Spock died at the end of The Wrath of Khan and is resurrected at the end of The Search for Spock. So what was Leonard Nimoy to do with all that down time between scenes? Write the Vulcan cultural encyclopedia? Manage an L.A.-based pet store?
(Actually he'd already tried the pet store thing. It…it didn't work out.) (Source)
No. Nimoy set aside these worthy pursuits and decided that if he couldn't be productive in front of the camera he'd be productive behind it. He would direct.
But despite his extensive knowledge of the franchise, Nimoy almost didn't get the job. For the longest time, the Trek rumor mill claimed it was Nimoy's idea to kill off Spock. Michael Eisner, Paramount chief at that time, believed the gossip and objected to the idea of Nimoy directing the third film, "feeling that anyone who clearly disliked the franchise would do a terrible job behind the camera." Nimoy personally met with Eisner to slay the rumor and nab the job. (Source)
The Search for Spock would be Nimoy's first theatrical directing job—he'd only directed the odd television episode or two before that. But Associate Producer Ralph Winter noted that Nimoy's knowledge of Trek and Vulcans was an asset to the film, saying,
Leonard knew about [Vulcan culture] and wanted to bring to life a lot of things that had been glossed over or never really developed before. (Source)
Such areas of Vulcan culture include its burial rituals, spiritual beliefs, and mating rites. The film also featured the steamiest mind-meld ever put to camera, featuring Kirk, an elderly Vulcan, and a roaring fire. All that was missing were the sensual bass-baritone vocals of Barry White.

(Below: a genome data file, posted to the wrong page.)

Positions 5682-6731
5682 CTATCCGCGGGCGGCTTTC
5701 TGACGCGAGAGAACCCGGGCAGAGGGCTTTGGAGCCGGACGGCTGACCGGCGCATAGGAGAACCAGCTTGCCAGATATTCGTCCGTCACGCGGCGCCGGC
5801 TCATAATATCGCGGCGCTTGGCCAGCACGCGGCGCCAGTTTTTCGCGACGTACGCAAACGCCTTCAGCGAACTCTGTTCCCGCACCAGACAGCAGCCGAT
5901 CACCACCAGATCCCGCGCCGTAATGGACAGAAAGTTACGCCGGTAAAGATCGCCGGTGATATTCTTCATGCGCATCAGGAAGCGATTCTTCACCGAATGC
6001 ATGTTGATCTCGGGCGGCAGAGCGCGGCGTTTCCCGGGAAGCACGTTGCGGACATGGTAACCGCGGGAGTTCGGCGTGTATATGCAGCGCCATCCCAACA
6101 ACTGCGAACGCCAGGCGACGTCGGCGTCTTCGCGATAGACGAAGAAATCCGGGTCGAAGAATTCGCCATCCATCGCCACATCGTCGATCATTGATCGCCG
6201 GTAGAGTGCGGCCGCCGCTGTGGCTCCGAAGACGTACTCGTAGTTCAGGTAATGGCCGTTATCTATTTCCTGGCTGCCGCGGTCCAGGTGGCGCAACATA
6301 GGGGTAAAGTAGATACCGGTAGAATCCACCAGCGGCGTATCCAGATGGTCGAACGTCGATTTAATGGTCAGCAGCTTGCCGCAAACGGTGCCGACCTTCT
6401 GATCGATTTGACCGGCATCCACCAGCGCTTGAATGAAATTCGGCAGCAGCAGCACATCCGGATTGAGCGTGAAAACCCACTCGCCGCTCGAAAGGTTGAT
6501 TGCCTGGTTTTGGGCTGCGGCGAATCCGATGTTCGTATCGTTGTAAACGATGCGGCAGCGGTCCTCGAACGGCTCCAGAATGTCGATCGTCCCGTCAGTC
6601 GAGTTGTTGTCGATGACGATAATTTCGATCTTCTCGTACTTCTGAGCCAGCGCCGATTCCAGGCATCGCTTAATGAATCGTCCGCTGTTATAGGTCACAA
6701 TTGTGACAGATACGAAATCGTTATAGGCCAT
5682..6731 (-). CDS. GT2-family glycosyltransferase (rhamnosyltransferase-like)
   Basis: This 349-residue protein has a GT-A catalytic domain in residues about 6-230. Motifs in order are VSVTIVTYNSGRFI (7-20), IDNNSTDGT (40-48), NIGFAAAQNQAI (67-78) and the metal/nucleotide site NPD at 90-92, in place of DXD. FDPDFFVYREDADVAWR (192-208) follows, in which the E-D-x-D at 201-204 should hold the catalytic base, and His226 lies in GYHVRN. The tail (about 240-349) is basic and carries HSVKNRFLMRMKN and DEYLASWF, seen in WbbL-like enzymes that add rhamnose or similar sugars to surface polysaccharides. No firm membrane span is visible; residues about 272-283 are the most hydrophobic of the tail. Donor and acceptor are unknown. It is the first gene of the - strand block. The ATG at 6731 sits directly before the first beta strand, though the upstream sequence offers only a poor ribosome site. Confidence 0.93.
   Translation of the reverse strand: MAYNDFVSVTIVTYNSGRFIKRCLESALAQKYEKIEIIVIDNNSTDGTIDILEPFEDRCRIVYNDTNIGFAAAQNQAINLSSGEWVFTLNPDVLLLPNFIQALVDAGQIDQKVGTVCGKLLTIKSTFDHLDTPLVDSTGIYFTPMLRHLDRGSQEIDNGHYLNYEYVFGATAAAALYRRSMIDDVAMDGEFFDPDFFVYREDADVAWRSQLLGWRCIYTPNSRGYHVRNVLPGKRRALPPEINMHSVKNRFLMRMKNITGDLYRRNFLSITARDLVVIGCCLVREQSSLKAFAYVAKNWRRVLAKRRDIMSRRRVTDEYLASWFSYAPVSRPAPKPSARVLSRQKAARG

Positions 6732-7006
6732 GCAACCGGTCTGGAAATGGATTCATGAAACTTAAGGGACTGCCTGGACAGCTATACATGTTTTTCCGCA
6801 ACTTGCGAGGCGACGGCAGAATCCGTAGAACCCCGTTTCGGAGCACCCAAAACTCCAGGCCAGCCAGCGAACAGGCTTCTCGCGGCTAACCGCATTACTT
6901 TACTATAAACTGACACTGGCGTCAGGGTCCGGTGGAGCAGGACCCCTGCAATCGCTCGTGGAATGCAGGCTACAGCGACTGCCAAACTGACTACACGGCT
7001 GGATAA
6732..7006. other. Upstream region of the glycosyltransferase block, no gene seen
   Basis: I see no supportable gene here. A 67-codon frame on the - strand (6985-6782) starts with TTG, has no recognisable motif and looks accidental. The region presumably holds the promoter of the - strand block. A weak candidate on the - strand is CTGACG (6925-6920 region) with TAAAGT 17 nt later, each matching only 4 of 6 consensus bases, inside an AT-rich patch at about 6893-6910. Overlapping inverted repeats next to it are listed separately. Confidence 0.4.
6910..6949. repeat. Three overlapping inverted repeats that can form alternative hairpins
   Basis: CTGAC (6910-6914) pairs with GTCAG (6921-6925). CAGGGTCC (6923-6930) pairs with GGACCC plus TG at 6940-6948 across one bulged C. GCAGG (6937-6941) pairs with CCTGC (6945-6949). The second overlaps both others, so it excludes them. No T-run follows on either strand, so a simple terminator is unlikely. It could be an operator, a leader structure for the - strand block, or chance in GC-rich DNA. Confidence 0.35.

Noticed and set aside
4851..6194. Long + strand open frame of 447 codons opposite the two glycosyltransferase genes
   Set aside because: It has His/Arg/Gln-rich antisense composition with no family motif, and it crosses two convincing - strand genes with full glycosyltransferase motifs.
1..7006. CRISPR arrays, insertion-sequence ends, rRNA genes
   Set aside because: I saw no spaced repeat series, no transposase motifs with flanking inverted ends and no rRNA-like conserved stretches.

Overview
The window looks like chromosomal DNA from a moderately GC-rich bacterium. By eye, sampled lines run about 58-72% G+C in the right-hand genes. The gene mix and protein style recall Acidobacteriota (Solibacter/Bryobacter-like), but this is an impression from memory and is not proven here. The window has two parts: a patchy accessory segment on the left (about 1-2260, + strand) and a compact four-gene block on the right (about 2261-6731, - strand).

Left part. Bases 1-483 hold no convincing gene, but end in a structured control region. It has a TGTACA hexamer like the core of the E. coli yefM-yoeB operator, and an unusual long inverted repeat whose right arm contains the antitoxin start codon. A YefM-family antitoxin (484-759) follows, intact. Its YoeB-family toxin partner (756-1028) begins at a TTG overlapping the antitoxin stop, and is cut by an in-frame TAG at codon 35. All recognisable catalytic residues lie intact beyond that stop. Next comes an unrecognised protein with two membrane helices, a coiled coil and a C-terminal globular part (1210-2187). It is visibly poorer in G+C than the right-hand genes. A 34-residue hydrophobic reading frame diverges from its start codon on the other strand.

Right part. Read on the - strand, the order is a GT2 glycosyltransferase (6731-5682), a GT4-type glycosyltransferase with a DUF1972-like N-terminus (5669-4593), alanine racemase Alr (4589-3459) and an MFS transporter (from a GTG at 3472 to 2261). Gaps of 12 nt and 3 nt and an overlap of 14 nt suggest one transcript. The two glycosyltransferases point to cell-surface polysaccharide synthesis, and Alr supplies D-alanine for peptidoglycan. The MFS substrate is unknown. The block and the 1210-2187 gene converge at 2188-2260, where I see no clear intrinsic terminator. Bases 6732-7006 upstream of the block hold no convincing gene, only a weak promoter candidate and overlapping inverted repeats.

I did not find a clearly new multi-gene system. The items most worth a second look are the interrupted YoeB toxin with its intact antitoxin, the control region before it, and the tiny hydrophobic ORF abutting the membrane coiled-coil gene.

The consensus was Nimoy did a fine job, and Paramount asked him to return to direct Star Trek IV: The Voyage Home. In what might be the oddest achievement of any director's career, he somehow turned a story about time-traveling humpback whales into one of the franchise's highest grossing films. Let's see Stanley Kubrick pull that off.
With that said, Nimoy never made the jump from acting to directing the way actors like Clint Eastwood or Robert Redford have. After Star Trek IV, he directed only four theatrical films: 3 Men and a Baby, The Good Mother, Funny about Love, and Holy Matrimony. As you can see, these aren't the films Nimoy will be remembered for.
In fact, of the four, 3 Men and a Baby is the most often discussed, less for its directorial pizzazz than for the urban legend of its on-set ghost. An urban legend that turned out to be, in a phrase, most illogical. (Source)
Before working on the Star Trek film series, Harve Bennett produced and wrote mostly for TV series. Maybe you remember The Mod Squad, The Invisible Man, and The Bionic Woman? Okay, unless you're sixty years old, you probably don't remember any of those, but Bennett's TV work was well received in the days of wooden TVs and rabbit ear antenna.
So well-received that Paramount called him up to the big leagues to work on the Star Trek franchise in the early 8's. There, he proceeded to crush it.
According to Khan director Nicholas Meyer, "one of Bennett's gifts was the ability to analyze shows and figure out what made them compelling." Bennett thought Star Trek: The Motion Picture was boring, and he decided the series needed to refocus on the interactions of its three main characters: Kirk, Spock, and McCoy. (Source)
Although he didn't write the screenplay for The Wrath of Khan, Bennett did pen the original treatment where he renewed focus on the characters over the spectacle.
For The Search for Spock, Bennett decided to continue that trend. He wrote his original draft in six weeks, then titled Star Trek III: Return to Genesis. He would later say it was "one of the easiest scrips he'd ever worked on as he started with Spock's line near the end, "Your name is Jim," and just worked backwards." (Source)
While the closing line remained intact, the original script was way different from the film we all watched. In Bennett's original, Genesis remained stable and Spock's adopted home. It also featured a Romulan mining party and a civil war on Vulcan. (Source)
Nimoy would make the switch to Klingons later, and Romulans wouldn't get the chance to be the proper villains in a Star Trek film until 2009.
The script was well received and the film proved a success, so Bennett returned to write Star Trek IV: The Voyage Home and Star Trek V: The Final Frontier. His scripts for Trek II, III, and IV would all get nods in the science fiction award circuit, including all three receiving Hugo nominations in their respective years.